Image courtesy: Deepak Rana

Some people have no shame. If they had any they have already eaten it up. Otherwise how could they stoop so low? In our childhood, politicians were people to be idolized. They didn’t visit us too often. But when they came, we went to see them in groups. They were people like Bishnuram Medhi, Mahendra Mohan Choudhury, Hem Barua, Gourishankar Bhattachary and Sarat Chandra Sinha and the likes.

The most respected, educated and well clothed people in the area accompanied them in their visits.The public discourse then was learned and full of civility. We learned many unknown things from them. As if their presence lightened up our place.  When they had left, they also left their footprints. We imitated their way of speaking and the way they paused between sentences.

We, the common folks idolized them. If you don’t believe me read the following:

“Wherever I have been, vast multitudes gather at my meetings and I love to compare them,their faces,their dress,their reactions to me and what I say.Scenes from past history of that very part  of India rise up before me and my  mind becomes a picture gallery of past events.But more than the past,the present fills my mind and I try to probe into the minds and hearts of these multitudes. Having long been imprisoned in the Secretariat of Delhi, I rather enjoy these fresh contacts with the Indian people……The effort to explain in simple language our problems and our difficulties and to reach the minds of these simple folks is both exhausting and exhilarating.

As I wonder about, the past and present merge into one another and this merger leads me to think of the future.   Time becomes like a flowing river in continuous motion with events connected with one another.”

How beautifully said! Can someone say this without a deep feeling and understanding? Do you know who wrote this? This was written by our first Prime Minister, Jawaharlal Nehru, on his election campaign to a friend of his which I have reproduced here from Ramachandra Guha’s book ‘India After Gandhi’ from page 143.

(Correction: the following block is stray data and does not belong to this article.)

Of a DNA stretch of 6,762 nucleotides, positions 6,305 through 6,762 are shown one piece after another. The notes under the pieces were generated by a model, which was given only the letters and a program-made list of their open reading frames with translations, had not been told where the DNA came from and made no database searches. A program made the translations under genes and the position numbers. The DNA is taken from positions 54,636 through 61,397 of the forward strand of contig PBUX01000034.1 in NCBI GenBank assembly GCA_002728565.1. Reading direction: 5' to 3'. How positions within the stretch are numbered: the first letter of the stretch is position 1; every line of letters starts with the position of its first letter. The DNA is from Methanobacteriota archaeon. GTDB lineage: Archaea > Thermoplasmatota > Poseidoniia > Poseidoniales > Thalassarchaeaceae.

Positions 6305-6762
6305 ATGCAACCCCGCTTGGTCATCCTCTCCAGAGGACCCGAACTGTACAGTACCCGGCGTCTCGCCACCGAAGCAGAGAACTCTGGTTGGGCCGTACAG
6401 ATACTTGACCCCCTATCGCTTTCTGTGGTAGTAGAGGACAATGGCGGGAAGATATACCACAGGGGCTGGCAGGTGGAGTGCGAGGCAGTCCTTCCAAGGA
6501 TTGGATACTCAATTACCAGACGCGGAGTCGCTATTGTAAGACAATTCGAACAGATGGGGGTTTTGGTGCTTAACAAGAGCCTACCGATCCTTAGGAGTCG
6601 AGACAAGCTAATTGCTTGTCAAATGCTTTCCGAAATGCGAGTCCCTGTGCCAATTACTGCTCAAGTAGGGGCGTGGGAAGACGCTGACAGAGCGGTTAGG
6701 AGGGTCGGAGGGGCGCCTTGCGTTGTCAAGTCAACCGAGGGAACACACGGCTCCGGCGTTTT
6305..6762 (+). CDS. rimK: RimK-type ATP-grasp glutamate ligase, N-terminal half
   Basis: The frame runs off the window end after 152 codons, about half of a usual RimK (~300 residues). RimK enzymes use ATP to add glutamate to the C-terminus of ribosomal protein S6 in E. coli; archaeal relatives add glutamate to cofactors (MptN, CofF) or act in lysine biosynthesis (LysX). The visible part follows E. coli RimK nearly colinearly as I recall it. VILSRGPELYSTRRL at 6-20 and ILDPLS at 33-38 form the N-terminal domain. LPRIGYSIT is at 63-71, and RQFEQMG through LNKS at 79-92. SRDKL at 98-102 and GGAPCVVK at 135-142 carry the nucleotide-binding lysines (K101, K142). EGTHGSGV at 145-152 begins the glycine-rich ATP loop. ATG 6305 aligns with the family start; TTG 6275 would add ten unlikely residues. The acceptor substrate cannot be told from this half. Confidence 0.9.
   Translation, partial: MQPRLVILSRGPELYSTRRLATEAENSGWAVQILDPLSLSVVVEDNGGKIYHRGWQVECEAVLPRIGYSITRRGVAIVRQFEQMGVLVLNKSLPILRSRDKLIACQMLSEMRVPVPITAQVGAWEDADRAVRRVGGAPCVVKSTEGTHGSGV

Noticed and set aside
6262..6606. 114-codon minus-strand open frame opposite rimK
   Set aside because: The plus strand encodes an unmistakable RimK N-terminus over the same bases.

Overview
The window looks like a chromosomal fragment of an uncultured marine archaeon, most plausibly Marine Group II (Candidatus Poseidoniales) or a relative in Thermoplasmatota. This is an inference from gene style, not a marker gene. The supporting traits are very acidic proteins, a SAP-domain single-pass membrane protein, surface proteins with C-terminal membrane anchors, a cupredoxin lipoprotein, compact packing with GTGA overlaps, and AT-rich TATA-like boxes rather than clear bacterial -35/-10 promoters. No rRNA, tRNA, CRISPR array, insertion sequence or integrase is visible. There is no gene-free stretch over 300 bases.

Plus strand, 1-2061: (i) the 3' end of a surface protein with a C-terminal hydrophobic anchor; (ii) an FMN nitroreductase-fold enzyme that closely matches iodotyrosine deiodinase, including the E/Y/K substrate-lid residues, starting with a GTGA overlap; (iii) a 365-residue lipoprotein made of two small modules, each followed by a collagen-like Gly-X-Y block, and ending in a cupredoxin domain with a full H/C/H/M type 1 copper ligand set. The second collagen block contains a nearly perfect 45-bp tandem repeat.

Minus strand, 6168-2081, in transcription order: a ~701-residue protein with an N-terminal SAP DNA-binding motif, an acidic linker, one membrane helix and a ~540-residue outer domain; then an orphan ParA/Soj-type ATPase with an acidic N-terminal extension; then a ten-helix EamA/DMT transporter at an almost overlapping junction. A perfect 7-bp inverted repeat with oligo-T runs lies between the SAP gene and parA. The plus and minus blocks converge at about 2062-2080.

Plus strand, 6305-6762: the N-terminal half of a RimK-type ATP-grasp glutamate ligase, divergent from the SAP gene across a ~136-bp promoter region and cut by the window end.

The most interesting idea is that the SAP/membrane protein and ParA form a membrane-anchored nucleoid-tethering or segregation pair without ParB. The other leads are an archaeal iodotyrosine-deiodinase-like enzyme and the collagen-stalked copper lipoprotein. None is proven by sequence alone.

This was the stature and understanding of our leaders then.  The state leadership was also inspired by people like Nehru and others. We didn’t know who our parents voted for, but in those days the time of elections was a great and exciting time for us.

And what have we seen now? The election campaign has turned increasingly toxic.  It has stooped so low. When air around us is polluted we use protective mask to breathe. But what shall we do to protect ourselves and our younger generation from such toxic public narrative? It seems we need some protective armour. Here it could be the armour of civility, decency and good manners. I shall comeback to that a little later. But why are they doing it? Are they doing it naively or is there a design to it? Politicians, most of them are very unscrupulous these days. They don’t do a thing without a motive. They know that once a toxic environment is created, everybody will join in and try to make it more toxic and the trivial issues will replace the real issues. The real issues will be pushed to the background if the personal bickering dominates the fore.

When such tasteless and indecent things are brandished publicly, the election debates reach a level a soap opera. It becomes a spectacular circus for people’s entertainment.  The man on the street joins it to get thrilled without knowing its practical implications. They forget that the leaders they choose may change their life for better or worse. We have been witnessing this in newspaper coverage of election campaign these.

These have also become the staple food for television debates and discussion.This is obnoxious and most unfortunate. The public debates and discourse have become so ugly that there is almost nothing for an inquisitive young mind to learn from them. If anything at all they have to draw negative lessons from such public discourse. They have to say to themselves, “No we can’t do this. We shall not do this. This is not the way public debate is conducted.”

This could be their protective armour to save them from toxic public discourse.I am not saying this for jest.I am saying this seriously. May be our political scientists should also train our youngsters on this.  This political skullduggery must stop. There has to be some limit to political expediency too. This doesn’t augur well for a democratic polity. Personal integrity of the candidate is of course an issue. But, besides that the debates and discussion must be on track.

In general elections the issues of national importance should be at the centre stage of election campaign. When the political opportunists try to derail debates with such trickery, the well meaning journalists and public spirited people should guard the public debates.

They should focus on issues of national importance and direct the debates toward the report card of the ruling party and their functioning and performance and the salient features of the manifestos of the other political parties. People should be involved and engaged in such discussions and debates and in the process they should be sufficiently informed and educated so that they can cast their votes judiciously and more conscientiously.

Paresh Malakar

Paresh Malakar is a commentator based in Guwahati. He can be reached at:

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